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  • MilesDriven

A Grilling

The cherry atop the designers creations has become so bloated it blinding. Maques are now blended and lost within promise.


indoor design

Ranting about the styling choices of particular manufacturers chasing market share in a customer base that is growing ever harder to herd is harsh. On the other hand, ranting about an industry that has thoroughly lost its way as the fine-tuned minds of yesteryear hand on the baton to a generation unsure whether it is a doorstop or a sex aid is fair game. At least that's how I see it.

The rather weak and poorly formed argument by some commentators in the industry is simply that this is what buyers like, and especially Chinese buyers, who account for a bigger and bigger slice of the pie.

With such lacking appreciation of this industry, we should have never have heard of the Citroen Xsara Picasso, be offended by the thought of the original Mini Cooper and have never have heard of Mr Enzo. The car industry is supposed to lead, this includes risk and occasionally reward. The Picasso may be offensive to a petrol head, but families clambered over one another for them in the early 2000's. An original Mini featured crumbled zones that included, your head, knees and torso, and considering its home market was still sore from stepping down as the leader of the world, a slightly embarrassing realisation that we needed to move forward, efficiently and abruptly. Add to this that anyone with sense would laugh at the idea of a red car that cost as much, or more, than a house, and would start most of the time, and you have a car industry filled with the characters we love. Chancers, risk-takers, innovators and passionate creators, they have filled the hearts of many with joy and given birth to an entire industry within an industry of people so enamoured by their ability that sculpted metal has brought them together from every corner of the globe, every religion, ever age and every budget to a central zone of appreciation. No matter if you are a working-class, dyed in the wool Ford fan or a flamboyant playboy with a soft sport for topless... supercars. Here is a land of passion, and it seems that the industry, pulled from one end of environmental concerns to safety criteria to endless market growth. Has forgotten, or even worst, ignored, the fact that it must step out into the cold and take risks if it is to survive in a climate where new electric car companies crawl out the woodwork each week, eager, cunning and daring.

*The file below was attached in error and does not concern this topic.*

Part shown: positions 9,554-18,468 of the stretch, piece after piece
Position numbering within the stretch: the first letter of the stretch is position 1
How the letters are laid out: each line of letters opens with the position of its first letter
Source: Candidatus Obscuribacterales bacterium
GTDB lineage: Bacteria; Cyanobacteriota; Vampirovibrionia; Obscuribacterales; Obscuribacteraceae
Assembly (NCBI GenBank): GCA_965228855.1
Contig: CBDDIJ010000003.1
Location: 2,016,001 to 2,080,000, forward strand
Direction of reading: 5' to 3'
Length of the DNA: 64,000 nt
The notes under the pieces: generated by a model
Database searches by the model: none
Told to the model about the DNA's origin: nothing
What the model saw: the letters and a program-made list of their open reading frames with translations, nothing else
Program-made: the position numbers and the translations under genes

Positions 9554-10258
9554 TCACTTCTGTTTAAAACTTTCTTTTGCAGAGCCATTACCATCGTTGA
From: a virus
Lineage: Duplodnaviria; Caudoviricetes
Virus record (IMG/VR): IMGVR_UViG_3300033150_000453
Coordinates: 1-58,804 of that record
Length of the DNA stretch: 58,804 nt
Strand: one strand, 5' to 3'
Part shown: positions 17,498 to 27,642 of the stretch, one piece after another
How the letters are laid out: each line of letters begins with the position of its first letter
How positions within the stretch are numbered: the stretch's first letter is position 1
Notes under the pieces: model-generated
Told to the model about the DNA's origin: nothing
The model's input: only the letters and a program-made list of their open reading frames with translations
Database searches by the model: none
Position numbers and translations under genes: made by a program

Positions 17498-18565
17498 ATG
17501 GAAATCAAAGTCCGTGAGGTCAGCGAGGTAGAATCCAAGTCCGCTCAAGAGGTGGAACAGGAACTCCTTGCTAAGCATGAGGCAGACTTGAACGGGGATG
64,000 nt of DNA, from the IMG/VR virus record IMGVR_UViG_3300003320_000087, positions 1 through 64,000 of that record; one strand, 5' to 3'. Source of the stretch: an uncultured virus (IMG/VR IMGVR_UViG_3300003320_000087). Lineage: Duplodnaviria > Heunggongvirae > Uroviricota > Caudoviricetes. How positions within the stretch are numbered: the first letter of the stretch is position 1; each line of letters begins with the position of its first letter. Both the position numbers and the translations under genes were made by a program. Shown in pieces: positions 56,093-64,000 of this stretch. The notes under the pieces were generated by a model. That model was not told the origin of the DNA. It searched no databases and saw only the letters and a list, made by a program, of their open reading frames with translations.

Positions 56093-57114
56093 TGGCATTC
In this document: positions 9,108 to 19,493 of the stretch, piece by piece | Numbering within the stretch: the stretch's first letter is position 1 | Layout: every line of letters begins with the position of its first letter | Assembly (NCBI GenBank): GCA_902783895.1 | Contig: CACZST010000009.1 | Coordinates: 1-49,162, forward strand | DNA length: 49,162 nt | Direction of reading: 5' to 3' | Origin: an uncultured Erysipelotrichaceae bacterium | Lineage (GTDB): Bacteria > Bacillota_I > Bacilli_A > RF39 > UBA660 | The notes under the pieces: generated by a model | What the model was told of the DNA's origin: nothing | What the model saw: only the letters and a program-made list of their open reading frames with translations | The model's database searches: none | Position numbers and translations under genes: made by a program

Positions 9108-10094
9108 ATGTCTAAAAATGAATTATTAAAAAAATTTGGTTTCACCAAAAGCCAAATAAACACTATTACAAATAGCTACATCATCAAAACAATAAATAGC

Nothing symbolises the quagmire legacy automakers are in better than the latest attempts to impress, from boring performance cars that only shine on paper, to designs that aren't clever or funky, but the wrong side of vulgar and frankly, ugly.

The big German trio has been wowing the crowd for years with new tech, new engines, new ideas, led from flagship models they sell at a loss, to a few people that see catastrophic depreciation as par for the course. All three are guilty today of a design that seems to be ever drifting closer together, without much to stamp their name in the sand, and with a front end that not even a mother could love.